Travel: Bear necessities; IF YOU WANT TO CHILL OUT, ALASKA IS THE RIGHT PLACE, SAYS JANE KERR.
ALASKA is the place where people come to live their dream," tour guide Jennifer Jolis says as she points out new hotels in Fairbanks, the state's gateway to the Arctic.
"No one tells you that you can't do it," she adds, "They just support you."
Such in-built optimism seems to run through all Alaska residents like a vein of gold in rock. They're just so enthusiastic about everything that you can't help but share their excitement.
There are any number of historical reasons for them to feel this way. It was less than 100 years ago that a young Italian prospector called Felix Pedro hit gold north of Fairbanks, a discovery which brought thousands of dreamers to the surrounding hills to pan and sluice.
Over half a century later, it was black gold - oil - that made people rich in Alaska.
Today, modern-day adventurers are discovering that America's 49th state has further untapped treasures - and they're not nearly as difficult as gold or oil to find.
The awesome beauty of the Alaskan wilderness, its spectacular mountain ranges, the wildlife, the limitless outdoor activities on offer and, of course, the friendliest people I've ever met make it my idea of a perfect holiday.
The other thing that Alaska is famous for is the Northern Lights, the phenomenon of the aurora borealis which takes place in the northern winter sky.
I'd like to say that I saw this light spectacular, if only to tick it off on the list of 50 Things To Do Before You Die, which was compiled by the BBC last September.
It was number 10 after whale-watching, sky-diving and flying in a hot-air balloon - incidentally among other activities you can do in Alaska.
But every time these lights filled the sky, I was either fast asleep or had my back turned.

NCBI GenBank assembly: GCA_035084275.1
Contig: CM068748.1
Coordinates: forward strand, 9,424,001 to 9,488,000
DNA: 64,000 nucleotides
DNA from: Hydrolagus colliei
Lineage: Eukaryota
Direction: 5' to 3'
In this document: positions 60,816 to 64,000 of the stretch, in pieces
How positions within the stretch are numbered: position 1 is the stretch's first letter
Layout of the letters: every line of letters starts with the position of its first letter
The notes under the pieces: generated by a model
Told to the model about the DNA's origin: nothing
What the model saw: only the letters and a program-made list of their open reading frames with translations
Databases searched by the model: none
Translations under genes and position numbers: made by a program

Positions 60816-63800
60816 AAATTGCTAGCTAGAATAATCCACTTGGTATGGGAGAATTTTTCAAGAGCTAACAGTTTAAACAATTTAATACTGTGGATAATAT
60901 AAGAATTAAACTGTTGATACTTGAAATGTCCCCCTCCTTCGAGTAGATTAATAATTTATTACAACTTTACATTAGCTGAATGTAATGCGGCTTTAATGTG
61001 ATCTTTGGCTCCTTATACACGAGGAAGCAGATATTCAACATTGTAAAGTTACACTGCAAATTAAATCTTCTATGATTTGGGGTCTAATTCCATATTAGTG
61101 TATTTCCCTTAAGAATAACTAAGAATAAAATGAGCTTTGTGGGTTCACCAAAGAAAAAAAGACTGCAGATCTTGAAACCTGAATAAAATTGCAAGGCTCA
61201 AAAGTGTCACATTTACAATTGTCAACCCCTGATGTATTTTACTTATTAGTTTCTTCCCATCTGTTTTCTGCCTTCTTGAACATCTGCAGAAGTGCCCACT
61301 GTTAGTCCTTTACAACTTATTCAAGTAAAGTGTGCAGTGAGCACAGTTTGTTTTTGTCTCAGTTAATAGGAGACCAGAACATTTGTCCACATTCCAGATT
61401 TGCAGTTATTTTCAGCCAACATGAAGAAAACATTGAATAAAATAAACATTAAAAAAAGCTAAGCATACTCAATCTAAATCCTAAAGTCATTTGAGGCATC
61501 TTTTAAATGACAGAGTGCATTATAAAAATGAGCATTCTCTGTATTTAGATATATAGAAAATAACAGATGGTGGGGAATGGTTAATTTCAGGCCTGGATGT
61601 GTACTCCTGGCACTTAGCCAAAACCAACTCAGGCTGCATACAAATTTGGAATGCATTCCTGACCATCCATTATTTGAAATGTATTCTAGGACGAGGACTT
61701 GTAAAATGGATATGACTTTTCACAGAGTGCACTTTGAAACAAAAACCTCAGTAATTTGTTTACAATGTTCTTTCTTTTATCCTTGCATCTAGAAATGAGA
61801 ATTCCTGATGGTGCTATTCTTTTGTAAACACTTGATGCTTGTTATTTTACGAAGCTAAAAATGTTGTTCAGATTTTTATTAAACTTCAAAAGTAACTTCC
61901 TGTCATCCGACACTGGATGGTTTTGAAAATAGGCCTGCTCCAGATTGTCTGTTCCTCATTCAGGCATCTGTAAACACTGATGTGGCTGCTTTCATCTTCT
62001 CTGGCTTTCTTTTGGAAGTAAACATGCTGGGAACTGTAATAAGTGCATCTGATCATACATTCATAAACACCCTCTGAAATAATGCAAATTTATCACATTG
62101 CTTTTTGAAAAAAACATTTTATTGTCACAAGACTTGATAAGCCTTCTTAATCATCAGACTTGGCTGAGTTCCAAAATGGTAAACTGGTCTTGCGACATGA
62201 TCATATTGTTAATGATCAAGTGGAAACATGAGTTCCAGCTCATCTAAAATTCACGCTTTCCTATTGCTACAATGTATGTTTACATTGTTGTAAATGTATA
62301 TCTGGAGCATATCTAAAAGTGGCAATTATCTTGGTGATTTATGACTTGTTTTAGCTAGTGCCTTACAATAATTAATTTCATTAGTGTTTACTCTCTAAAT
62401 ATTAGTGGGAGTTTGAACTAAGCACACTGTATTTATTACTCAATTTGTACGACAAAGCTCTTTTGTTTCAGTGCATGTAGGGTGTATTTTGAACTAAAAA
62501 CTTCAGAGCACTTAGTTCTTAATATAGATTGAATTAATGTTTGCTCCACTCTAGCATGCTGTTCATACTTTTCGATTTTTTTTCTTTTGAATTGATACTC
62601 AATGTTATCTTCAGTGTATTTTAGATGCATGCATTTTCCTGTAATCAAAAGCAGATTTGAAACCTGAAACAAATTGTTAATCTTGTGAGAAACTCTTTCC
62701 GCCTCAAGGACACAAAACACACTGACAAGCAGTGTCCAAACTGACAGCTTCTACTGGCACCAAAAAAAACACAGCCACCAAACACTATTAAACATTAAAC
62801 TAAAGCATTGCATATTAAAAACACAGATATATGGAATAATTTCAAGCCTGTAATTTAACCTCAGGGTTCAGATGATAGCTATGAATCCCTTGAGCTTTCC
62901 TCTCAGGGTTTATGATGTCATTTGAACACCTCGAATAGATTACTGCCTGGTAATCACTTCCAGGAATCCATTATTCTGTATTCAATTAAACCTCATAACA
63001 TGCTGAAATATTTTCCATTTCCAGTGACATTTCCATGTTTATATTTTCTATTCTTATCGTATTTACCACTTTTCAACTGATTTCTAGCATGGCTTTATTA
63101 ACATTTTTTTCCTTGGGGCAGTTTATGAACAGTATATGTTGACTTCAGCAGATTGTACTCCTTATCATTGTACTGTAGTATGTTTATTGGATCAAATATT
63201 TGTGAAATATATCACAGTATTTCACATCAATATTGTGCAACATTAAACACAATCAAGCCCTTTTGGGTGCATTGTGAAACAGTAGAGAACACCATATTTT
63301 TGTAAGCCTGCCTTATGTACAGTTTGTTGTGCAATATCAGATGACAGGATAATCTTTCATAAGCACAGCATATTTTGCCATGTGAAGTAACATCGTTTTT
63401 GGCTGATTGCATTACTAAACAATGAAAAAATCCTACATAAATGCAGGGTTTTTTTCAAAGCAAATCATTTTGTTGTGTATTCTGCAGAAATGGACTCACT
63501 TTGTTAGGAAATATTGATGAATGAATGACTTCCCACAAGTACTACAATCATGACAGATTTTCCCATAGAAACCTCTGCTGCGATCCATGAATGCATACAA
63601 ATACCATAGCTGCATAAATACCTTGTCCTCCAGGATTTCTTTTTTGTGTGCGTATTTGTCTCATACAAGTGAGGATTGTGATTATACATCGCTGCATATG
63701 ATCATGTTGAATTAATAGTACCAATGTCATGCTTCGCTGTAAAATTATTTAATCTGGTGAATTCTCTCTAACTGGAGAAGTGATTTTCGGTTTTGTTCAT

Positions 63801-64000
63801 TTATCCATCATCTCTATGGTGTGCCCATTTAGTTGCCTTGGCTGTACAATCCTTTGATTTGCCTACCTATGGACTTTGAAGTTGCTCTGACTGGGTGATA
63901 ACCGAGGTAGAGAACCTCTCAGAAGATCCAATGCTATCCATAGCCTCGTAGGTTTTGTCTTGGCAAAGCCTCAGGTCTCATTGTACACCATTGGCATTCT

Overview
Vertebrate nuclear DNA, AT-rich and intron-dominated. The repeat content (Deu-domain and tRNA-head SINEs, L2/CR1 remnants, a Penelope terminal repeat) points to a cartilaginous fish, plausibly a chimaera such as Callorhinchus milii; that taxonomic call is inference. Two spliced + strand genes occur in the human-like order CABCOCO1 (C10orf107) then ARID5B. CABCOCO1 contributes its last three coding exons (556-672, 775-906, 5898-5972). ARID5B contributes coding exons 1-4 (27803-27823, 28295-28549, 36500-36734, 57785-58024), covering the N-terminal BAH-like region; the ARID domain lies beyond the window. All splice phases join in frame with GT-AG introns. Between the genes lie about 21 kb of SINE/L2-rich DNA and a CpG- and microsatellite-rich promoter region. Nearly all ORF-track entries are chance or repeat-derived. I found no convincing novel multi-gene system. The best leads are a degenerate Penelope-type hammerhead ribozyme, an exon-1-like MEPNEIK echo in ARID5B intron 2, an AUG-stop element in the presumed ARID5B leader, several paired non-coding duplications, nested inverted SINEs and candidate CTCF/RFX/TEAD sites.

EVEN so, there's plenty of reasons to head for Alaska. One of them is that it's now far easier to fly there than ever before.
British Airways flies to Anchorage via Seattle and it's worth checking out a new direct service from Frankfurt, Germany - a short hop from any UK airport - to Fairbanks and Anchorage.
Almost a third of Alaska is north of the Arctic Circle. At Point Barrow, Alaska's northern-most point, the sun never sets between May and August.
But against these conditions, Alaska is filled with people living their dreams. People like Mike and Pam Nickols, who moved into a once-derelict cabin in the Talkeetna Mountains, 22 miles from the nearest town and accessible only by float plane or snowmachine.
"I spent 15 minutes looking at the broken windows and dilapidated doors and roofs of what had been a hunting camp... and the rest of the time surveying the most beautiful country I had ever seen," said Mike, recalling the moment he hired a bush pilot to fly him to the isolated spot 11 years ago.
Since then they've had to deal with grizzly bears and wolves at the front door, winter snows up to the eaves and windchill factors of minus 68. But up at Bear Point, so called because Mike, Pam and nine-year-old son Aaron saw five bears from up here on their first day, it's easy to see why they stayed.
It was September when I checked into one of the cosy wooden cabins at Mike and Pam's property and the snow was less than a few weeks away. But a richly-coloured blanket of fireweed, alder, berries and fiddle-head fern still covered the hillside.
"When it snows and it's all white up here, a moose is like a bean in a flour sack," said Mike, who has a curious way with words, as he nodded at the panoramic view which stretches west to Mount McKinley and the Alaska Range.
When it comes to living so close to nature, Mike's motto is "Use not abuse, conserve not preserve, share not hoard."
And so, in the evenings, after a candle-lit feast likely to include sock-eye salmon and homemade bread, Mike entertains visitors with wonderful stories of living in the bush and might even be persuaded to get out his guitar and sing.
A three-day stay at Caribou Lodge (www.cariboulodgealaska.com), based on double occupancy, includes all lodging and meals, daily guided hiking and use of all facilities and costs $795 plus $7.50 bed tax per person.